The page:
Most problematic was the third thematic area, devoted to photography from the ‘non-Western world.’ It encompassed several expositions of rather stilted images in the Socialist Realist style that were little  more  than  propaganda  for  Castro’s  regime  in  Cuba,  a review of contemporary Cuban photography of markedly uneven quality, a series of traditionally-conceived photos of landscapes, portraits and architectural details from rural Mexico taken in the  1950s by the writer Juan Rulfo, a politically laden exhibition showing life under South African apartheid taken from the pages of the magazine Drum, and a collection of more or less banal snapshots of present-day Budapest by Imre Benkö. Overall, because this section lacked  a clear  and precise  conception,  visitors  walked  away not with  a  global  perspective on ‘ non – Western ’ civilisation,   but   rather a mosaic of disparate impressions  from exhibitions often chosen more for their ‘political correctness’ than  for any intrinsic artistic value. Which is a bit disappointing for a festival of the prestige and importance of Paris’ Month  of Photography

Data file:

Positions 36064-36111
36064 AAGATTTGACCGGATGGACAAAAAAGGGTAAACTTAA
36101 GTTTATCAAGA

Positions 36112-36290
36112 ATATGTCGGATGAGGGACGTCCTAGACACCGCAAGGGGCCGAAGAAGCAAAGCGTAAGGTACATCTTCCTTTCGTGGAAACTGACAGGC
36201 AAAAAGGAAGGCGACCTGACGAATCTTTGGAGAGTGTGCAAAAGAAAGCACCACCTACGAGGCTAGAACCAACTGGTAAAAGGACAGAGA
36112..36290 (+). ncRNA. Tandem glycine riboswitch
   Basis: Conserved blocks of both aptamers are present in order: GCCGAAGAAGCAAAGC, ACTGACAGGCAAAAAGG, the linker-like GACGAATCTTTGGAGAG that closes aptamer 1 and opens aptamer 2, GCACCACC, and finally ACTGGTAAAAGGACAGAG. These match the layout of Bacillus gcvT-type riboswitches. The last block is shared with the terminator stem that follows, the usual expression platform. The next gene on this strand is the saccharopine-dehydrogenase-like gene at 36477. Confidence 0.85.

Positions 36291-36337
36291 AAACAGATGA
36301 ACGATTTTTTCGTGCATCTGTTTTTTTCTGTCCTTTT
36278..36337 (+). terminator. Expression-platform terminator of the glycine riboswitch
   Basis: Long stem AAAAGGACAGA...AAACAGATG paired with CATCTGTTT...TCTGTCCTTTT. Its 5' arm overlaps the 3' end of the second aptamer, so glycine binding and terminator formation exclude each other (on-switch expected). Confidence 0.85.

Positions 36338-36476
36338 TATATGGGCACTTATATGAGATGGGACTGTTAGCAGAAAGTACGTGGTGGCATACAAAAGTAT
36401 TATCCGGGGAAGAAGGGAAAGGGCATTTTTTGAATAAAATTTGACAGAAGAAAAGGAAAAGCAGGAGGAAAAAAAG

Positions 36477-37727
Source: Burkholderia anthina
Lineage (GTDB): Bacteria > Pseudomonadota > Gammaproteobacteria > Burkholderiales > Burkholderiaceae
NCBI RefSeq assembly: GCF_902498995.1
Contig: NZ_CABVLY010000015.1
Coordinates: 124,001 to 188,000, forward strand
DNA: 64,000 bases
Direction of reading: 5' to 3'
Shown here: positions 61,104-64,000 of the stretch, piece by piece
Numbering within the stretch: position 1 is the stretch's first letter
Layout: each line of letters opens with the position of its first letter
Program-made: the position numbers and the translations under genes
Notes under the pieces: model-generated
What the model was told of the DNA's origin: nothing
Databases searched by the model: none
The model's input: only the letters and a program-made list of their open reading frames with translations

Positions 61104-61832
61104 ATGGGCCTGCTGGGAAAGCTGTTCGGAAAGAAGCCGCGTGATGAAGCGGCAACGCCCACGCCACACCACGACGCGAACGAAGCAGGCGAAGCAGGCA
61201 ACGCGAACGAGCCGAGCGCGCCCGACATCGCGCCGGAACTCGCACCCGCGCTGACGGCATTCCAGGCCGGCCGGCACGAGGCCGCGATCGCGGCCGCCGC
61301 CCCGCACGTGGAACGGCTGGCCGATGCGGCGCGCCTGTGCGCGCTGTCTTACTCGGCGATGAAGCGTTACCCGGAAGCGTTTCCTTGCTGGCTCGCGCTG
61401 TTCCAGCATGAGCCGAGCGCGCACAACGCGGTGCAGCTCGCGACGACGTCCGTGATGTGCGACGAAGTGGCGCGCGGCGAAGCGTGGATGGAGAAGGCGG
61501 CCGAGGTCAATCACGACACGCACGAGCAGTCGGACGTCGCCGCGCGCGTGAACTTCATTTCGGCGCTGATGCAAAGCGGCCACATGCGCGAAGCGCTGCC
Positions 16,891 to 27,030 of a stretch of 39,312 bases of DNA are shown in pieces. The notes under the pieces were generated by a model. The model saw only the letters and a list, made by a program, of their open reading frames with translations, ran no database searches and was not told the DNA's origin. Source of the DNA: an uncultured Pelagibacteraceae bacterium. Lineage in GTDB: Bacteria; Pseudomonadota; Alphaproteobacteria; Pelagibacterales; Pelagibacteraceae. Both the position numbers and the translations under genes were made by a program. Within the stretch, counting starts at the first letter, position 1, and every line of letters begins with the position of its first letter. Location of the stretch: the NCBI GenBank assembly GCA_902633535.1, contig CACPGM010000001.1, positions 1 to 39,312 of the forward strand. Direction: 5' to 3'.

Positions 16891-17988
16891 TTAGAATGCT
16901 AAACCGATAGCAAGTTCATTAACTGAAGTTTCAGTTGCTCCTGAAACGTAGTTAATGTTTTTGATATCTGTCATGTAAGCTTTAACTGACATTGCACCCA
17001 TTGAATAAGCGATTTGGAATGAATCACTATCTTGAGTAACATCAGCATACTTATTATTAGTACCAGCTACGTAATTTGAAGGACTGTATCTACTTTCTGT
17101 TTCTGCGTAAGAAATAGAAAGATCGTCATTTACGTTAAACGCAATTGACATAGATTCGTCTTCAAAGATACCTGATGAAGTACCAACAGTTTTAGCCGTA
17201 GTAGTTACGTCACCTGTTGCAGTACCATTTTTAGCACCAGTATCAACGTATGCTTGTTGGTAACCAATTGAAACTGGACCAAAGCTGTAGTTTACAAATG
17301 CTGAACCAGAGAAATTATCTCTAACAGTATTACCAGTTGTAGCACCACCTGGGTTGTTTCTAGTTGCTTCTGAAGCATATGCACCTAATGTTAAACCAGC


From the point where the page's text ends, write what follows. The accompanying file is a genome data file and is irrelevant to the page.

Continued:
Vladimír Birgus